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Tales from the Field: Back to School Focus on Identifying Students Experiencing Temporary Housing

Students experiencing temporary housing often experience barriers that prevent them from enrolling, attending, and succeeding in school. At the start of a new school year, identifying families experiencing homelessness should be a priority!


The Tale: A grandmother comes into your district’s registrar to enroll her two grandchildren into school. One student is in elementary school and one student will be entering middle school. They previously attended school in a different district than the one that the grandmother lives in. During the conversation, you learn that the grandmother does not have any custody and the children just came to live with her this summer. The grandmother shared that there was Child Protective Services (CPS) involvement, and the children were placed in her care.


Questions to Ask:

  1. Are the children McKinney-Vento eligible?

  2. Can the grandmother enroll the children without guardianship papers?

  3. Since the children were previously enrolled in another district, where can the children attend school?


  1. Are the children McKinney-Vento eligible?

When a student has been removed from his/her home because of an allegation of abuse or neglect and the child welfare agency arranges for a relative or family friend to assume temporary custody of the student, this is a direct placement. (Please refer to the NYS Field Memo) In most of these cases, at least initially, the student should be considered homeless and therefore eligible under the McKinney-Vento Act.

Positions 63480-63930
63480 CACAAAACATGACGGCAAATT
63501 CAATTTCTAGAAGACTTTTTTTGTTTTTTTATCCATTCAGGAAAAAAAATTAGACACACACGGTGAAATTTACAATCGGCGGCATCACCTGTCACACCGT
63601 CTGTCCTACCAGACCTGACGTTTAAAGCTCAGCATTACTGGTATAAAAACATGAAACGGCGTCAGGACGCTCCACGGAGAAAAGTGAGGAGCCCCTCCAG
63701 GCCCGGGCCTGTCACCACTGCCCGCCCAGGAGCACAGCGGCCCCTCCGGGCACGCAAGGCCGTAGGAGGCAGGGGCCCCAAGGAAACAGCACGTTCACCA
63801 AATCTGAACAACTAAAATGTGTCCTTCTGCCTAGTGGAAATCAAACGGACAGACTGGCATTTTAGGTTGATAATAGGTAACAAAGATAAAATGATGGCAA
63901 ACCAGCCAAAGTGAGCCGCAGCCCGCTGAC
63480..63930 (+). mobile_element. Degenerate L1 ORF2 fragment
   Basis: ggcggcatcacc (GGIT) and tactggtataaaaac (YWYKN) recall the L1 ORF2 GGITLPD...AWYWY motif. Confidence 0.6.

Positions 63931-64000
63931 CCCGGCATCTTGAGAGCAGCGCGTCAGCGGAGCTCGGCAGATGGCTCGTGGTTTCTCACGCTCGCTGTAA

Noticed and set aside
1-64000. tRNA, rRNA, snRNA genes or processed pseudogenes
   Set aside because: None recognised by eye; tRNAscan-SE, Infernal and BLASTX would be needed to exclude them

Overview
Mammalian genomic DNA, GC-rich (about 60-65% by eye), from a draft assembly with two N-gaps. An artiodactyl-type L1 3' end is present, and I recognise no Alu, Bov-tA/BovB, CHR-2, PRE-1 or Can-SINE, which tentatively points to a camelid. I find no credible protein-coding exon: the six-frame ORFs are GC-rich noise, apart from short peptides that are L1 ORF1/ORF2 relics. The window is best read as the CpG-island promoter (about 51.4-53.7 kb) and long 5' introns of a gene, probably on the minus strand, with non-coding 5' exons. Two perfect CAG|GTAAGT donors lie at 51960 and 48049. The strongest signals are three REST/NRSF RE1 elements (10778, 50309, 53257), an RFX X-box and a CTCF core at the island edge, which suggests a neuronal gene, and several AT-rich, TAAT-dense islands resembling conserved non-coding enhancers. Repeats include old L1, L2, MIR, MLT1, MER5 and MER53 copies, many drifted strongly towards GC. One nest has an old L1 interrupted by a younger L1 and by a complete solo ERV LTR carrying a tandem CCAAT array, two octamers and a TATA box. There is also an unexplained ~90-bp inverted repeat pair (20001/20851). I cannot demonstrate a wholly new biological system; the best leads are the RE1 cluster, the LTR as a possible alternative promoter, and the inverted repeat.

Furthermore, these children would be designated as unaccompanied homeless youths (UHYs). An unaccompanied youth is a student who is not in the physical custody of a parent or legal guardian. Unaccompanied youths are homeless if their housing situation meets the definition of homeless.

The McKinney-Vento Act defines “homeless children and youths” as individuals who lack a fixed, regular, and adequate nighttime residence". The term includes children and youths who are: sharing the housing of other persons due to loss of housing, economic hardship, or a similar reason (sometimes referred to as “doubled-up”); living in motels, hotels, trailer parks, or camping grounds due to lack of alternative adequate accommodations; living in emergency or transitional shelters; or abandoned in hospitals; (Education Law §3209(1)(a); 8 NYCRR §100.2(x)(1))

2. Can the grandmother enroll the children without guardianship papers?

3. Since the children were previously enrolled in another district, where can the children attend school?


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